Older people felt 'cancelled' during Covid-19 pandemic

Ageism made impact of Covid-19 worse on older people

Older people

Older people living in their own homes felt frightened into isolation during the pandemic

Older people have expressed the heightened challenges they faced during Covid-19 and called for a post-pandemic focus on regaining their positive role in society, according to a report.

The review draws together seven leading older persons organisations to capture the experiences of older people during Covid-19, the impact it had on their lives, and what now needs to happen to address this.

Telling It Like It Is was released by the Alliance of Age Sector NGOs (the Alliance), who are working collaboratively to concentrate a shared focus on progressing policy, services and resources with older people.

The analysis explains how many of the events that happened during the COVID-19 crisis affected older people disproportionately including:

Older people died disproportionately. Frequently their end-of-life wishes were not sought or honoured. Dying with dignity is the hallmark of a decent society.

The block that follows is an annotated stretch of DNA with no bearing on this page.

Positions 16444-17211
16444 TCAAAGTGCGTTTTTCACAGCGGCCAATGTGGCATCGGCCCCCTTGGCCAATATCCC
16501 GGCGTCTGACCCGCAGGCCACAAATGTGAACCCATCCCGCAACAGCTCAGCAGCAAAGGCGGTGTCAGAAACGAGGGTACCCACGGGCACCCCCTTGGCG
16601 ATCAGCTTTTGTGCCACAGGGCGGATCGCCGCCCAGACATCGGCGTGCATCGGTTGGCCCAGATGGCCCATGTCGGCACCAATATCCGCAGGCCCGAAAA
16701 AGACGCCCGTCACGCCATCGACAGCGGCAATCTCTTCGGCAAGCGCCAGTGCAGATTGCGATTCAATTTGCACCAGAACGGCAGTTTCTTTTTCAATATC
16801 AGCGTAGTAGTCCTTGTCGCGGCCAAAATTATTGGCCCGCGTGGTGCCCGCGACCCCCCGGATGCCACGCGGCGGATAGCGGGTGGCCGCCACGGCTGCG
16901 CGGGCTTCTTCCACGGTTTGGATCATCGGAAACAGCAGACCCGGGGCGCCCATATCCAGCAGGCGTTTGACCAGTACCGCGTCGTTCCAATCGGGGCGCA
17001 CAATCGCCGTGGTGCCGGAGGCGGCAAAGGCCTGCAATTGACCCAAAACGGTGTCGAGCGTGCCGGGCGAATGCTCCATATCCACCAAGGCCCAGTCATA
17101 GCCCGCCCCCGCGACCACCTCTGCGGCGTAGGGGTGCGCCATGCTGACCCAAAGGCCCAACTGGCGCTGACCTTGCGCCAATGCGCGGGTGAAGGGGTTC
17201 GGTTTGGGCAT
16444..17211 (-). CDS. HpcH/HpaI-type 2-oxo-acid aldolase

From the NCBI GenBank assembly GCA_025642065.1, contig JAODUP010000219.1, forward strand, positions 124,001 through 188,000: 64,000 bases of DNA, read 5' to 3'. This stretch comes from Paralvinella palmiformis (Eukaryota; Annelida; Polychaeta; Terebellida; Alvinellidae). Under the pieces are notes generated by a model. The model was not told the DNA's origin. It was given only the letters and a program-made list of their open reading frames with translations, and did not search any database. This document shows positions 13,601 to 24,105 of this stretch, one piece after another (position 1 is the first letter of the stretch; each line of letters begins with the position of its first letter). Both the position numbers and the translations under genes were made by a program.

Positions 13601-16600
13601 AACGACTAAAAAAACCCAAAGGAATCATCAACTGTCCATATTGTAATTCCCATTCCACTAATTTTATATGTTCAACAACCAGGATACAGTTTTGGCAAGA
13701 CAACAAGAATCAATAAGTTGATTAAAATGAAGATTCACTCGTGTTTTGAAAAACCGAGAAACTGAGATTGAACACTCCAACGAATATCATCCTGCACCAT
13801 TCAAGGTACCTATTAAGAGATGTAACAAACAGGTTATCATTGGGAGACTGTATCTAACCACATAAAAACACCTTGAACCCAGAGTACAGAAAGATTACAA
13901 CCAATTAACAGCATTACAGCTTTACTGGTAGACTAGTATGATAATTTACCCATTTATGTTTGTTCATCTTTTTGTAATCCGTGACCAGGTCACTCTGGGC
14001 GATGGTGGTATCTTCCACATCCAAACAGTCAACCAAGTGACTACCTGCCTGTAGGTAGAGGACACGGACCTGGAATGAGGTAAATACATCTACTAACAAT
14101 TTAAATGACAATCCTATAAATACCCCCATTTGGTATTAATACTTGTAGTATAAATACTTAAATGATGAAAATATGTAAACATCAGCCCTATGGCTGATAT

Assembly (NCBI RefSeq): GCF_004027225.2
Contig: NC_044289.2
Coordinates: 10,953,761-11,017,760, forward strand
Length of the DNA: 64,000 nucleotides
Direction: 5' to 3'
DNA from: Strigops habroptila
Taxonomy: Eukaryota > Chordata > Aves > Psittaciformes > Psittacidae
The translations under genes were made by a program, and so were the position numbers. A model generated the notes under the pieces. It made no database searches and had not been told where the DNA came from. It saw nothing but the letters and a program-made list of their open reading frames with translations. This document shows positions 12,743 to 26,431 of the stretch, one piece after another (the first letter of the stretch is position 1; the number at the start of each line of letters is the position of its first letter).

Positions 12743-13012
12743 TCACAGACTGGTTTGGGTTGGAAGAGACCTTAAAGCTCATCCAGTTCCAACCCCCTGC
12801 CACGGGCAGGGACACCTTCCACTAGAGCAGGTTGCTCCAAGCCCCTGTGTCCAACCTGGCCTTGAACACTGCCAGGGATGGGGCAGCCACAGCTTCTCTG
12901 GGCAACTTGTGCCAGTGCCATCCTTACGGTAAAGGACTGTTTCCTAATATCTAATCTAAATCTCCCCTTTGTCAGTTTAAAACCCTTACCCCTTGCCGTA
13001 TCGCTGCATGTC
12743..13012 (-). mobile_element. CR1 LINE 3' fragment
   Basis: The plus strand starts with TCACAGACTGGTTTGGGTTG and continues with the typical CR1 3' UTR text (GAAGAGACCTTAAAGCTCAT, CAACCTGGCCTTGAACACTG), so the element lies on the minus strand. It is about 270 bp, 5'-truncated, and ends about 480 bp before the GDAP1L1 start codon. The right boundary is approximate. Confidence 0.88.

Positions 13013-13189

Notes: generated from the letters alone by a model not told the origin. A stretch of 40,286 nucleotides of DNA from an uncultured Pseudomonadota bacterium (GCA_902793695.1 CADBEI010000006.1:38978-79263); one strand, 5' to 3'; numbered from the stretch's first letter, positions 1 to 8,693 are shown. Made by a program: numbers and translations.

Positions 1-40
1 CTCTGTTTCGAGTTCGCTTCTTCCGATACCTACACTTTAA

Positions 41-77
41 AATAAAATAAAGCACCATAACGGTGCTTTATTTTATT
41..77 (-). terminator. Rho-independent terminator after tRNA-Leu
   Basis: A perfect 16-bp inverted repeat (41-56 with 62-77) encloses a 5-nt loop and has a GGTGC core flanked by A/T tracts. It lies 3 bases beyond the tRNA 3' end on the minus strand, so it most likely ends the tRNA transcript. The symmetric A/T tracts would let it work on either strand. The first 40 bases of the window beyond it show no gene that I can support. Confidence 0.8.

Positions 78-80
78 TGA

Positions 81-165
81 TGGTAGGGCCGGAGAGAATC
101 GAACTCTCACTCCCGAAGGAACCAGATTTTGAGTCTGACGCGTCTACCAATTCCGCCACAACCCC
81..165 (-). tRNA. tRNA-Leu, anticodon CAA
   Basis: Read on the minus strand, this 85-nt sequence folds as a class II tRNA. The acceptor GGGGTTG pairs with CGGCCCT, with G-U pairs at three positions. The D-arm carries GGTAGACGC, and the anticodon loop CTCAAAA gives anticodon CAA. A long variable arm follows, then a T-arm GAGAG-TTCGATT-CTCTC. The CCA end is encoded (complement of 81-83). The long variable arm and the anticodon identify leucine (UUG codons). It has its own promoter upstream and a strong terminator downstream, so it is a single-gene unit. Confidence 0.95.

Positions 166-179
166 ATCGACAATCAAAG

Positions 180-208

Older people were bereaved disproportionately. Restrictions on funerals, bereavement and consolation caused deep distress that will reverberate for a long time.
Older people’s independence and decision-making agency was reduced disproportionately. Life became a series of instructions from others.
Most older people felt that underlying ageism was heightened – that they were being “cancelled”.
Older people in nursing homes became subject to what was "allowed" and "permitted" within their own homes.
Older people whose relatives and friends lived in care settings were unable to visit them properly for months. The restrictions, however justified, caused enormous distress.

Older people living in their own homes felt frightened into isolation, which weighed particularly hard on those who live alone.
Older people being told that they were no longer able to participate in voluntary work felt like their contribution was unrecognised and undervalued.
The pandemic exposed the precarious and often inequitable nature of home care provision.
There was a deep frustration of precious time lost which cannot be regained.

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